Animal Man Retrospective: Part 1

"I think the jacket looks pretty neat and it gives me somewhere to keep my money and stuff."- Animal Man #1

In the first part of my Animal Man retrospective, we will consider how Grant Morrison handles Animal Man’s reboot in the first four issues of his run, the original commission for the series.

As Morrison describes at the end of Animal Man 2, he was picked up in DCs third search for UK talent. The revival of old characters were in vogue; Morrison wanted to do Animal Man. And Animal Man in premise is a pretty typical reboot: a hero from a simpler an idyllic time is thrust into our brutal real world. How will Animal Man deal with the gritty, in-your-face, unforgiving late 20th century? What will his stances on animal testing, vegetarianism, and animal activism be? In a costume like his, where will he put his change? How will his hero-ing adversely affect his family? How will Animal Man be updated – how will he be debased, made cynical, made “real”?

To recap: Buddy Baker, who used to go superheroing around under the alias Animal Man, has the power to absorb the abilities of up to three different animals in his vicinity. He’s been out of the game for a while and has spent the last few years living in the country with his wife and two kids. He decides to give being a hero another shot, dust off the old costume, and to try joining Justice League International. He gets an agent, goes on a sleazy talk show, and gets his first gig, from Star Labs, no less: one of their labs in San Diego has been attacked by B’wana Beast, who, it turns out, has just been trying to rescue his ape side-kick, Djuba.

The thing is, in the first four issues, Buddy Baker, Animal Man, floats pretty blithely through all of this. For the moment, he is nearly entirely spared that brutality, and it is inflicted on others. ¬†While Buddy is off adventuring, in the woods, his wife and daughter encounter degenerate rednecks – out hunting for sport, of course – and watch in terror as the hunters first throw a cat who has just given birth to their hunting dogs and then move to rape Buddy’s wife. Those rednecks were introduced as a sinister force advancing towards Buddy’s town near the end of the first issue; Buddy’s neighbor was introduced as a curmudgeonly wastrel on the fourth page of the same. But it’s that good-for-nothing neighbor who experiences this brutishness, deals with this danger, and saves Buddy’s family. Buddy, our super-hero, manages to avoid being confronted with this grotesque and personal threat. He’s not the guy who deals with rapists. He deals with animals and beasts.

The antagonist of this arc suffers the worst, B’wana Beast, a ridiculous character now caught up in far too cruel a world. B’wana Beast, The White God of Kilimanjaro, is dismantled in a way that Morrison resists dismantling Buddy: this is what Morrison could do but doesn’t (at least for the moment). And yet because B’wana Beast is rather more absurd and fantastic than Animal Man, it seems all the more brutal: B’wana Beast’s friend, Ken, is shot execution style by an general in a civil war in an unnamed African country. While The White God exacts his grotesque revenge, his loyal ape side-kick, Djuba, is abducted by scientists so that he can be a test-subject for biological weapons research. B’wana Beast comes to the city, looking for Djuba, and is dazed and broken by the grotesqueness of the concrete jungle. Nor do his powers prove much help, which should surprise no one, but they, too, are debased: he is reduced to melding a rat and a hobo together in one instance, and a bunch of apes into a pile of monkeys in another.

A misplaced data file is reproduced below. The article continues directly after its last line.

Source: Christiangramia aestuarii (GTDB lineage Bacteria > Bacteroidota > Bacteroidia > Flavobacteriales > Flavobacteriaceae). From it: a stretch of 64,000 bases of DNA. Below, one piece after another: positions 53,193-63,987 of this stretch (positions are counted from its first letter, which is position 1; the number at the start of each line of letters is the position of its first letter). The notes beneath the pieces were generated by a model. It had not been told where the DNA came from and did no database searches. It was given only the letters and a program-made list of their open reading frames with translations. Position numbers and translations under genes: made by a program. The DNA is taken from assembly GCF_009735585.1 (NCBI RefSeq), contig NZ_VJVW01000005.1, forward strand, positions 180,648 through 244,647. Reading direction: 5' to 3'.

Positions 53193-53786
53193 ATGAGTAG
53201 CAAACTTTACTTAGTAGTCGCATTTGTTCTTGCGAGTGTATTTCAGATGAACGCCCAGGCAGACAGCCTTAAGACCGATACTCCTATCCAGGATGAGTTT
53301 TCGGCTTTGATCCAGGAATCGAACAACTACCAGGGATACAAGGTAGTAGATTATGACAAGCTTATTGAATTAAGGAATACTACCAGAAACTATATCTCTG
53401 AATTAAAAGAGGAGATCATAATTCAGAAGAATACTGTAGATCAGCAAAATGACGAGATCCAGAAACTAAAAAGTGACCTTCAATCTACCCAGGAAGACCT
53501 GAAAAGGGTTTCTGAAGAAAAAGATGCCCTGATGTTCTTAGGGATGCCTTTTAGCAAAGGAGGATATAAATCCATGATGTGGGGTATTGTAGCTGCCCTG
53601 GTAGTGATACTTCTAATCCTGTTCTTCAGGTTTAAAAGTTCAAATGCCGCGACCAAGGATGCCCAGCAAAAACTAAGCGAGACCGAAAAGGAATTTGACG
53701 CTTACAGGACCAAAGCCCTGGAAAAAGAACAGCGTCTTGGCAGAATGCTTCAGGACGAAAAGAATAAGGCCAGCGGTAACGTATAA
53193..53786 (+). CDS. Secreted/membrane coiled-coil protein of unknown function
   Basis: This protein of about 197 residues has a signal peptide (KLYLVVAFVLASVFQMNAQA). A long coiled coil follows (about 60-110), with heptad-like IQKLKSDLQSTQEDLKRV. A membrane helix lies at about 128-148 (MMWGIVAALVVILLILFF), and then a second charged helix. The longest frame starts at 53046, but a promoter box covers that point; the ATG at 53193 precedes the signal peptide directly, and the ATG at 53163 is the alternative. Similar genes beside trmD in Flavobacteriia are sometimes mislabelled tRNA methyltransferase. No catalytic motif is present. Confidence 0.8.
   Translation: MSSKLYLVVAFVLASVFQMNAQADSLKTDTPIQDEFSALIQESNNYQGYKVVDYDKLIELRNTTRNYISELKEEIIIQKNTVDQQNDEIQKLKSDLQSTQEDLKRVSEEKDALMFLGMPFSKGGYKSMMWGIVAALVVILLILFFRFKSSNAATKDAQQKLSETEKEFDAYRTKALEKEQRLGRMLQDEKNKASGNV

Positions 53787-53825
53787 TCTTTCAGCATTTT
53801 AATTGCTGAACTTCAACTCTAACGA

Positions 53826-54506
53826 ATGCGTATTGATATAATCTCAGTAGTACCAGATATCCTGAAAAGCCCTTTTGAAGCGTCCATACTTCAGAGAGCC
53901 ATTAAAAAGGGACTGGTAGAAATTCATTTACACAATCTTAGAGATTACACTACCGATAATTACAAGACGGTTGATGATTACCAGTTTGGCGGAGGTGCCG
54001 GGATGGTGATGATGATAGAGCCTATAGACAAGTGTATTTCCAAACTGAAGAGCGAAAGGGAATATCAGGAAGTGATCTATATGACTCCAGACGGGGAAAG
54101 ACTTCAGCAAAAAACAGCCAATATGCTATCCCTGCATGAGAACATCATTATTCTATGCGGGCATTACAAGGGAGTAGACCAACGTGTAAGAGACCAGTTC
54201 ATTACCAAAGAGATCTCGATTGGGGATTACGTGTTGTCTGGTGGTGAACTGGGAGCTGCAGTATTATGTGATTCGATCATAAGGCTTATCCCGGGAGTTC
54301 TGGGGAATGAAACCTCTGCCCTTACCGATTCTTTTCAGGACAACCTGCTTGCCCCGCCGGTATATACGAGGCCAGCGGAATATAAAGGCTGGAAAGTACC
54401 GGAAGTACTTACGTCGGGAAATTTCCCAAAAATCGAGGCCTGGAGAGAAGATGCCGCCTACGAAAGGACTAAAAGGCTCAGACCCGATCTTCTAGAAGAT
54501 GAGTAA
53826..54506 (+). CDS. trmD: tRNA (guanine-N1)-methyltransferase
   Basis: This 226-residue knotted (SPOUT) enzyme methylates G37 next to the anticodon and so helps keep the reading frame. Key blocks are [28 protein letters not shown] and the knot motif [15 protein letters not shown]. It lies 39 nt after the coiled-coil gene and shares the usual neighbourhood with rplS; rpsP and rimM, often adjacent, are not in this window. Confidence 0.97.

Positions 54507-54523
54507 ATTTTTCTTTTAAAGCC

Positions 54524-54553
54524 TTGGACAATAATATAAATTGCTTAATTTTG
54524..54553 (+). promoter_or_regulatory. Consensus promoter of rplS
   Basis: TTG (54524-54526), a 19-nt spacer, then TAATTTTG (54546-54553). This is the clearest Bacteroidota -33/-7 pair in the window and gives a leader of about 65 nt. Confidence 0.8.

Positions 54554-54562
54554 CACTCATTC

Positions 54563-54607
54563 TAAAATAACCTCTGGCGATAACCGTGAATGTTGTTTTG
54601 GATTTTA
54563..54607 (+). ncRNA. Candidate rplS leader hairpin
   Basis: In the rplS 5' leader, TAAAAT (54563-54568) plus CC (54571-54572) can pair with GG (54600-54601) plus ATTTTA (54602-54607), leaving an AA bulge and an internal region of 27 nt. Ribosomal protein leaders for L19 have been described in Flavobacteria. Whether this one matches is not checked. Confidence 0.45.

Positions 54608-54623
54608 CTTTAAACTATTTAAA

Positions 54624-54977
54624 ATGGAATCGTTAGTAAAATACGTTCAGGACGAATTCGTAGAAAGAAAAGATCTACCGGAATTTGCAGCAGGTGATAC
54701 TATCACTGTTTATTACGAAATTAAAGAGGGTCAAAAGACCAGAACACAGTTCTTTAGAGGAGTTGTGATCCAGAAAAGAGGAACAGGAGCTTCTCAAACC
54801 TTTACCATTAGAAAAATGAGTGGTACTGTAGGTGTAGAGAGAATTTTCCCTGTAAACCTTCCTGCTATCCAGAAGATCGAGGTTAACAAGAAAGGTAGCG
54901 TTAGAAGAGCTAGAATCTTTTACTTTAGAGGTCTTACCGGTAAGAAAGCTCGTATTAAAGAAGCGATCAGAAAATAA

In issue 3, once B’wana Beast finds Djuba, he can only cradle her in his arms as she dies from the anthrax virus the doctors gave her, snot and blood and tears dripping down her face, grunting incoherently.

Someone must be cutting onions. . .

Actually, issue 3 is particularly brutal. It also features the cat being mauled by the dogs; indeed, page 19 features dogs picking over the remains of the cat, Buddy’s wife being nearly raped, and the assailant getting a bullet through his head.

Even when Animal Man and The White God finally fight, it is ultimately the anthrax that B’wana Beast has contracted from Djuba, and not entirely Buddy’s own machinations, that defeat him.

So Buddy gets away pretty unscathed without having to do much (the key move that he makes that Saves Everybody is curing the anthrax virus at the very end). Well, he loses an arm at one point, but he makes it grow back. His family is threatened while he off adventuring, but, unlike B’wana Beast’s family, someone saves them. The world is full of cruel stories, but Buddy’s doesn’t have to be. It can be serious without being cruel, sometimes fun and uplifting without being an utter parody. When the story does, in the end, turn cruel it is particularly affecting and particularly makes us reconsider what we want out of comics.

Burning Questions: A minor plot point I just don’t get. In issue 4, Buddy figures out that the pile of monkeys was a failed attempt by The White God to fuse more than two monkeys together. But when did The White God go into the lab and fuse them together in the first place? Until issue 3, it seems that he was only acting through proxies. Also, if he had never fused together more than two to begin with – why would his first attempt to fuse together more use, by my count, seven monkeys?!

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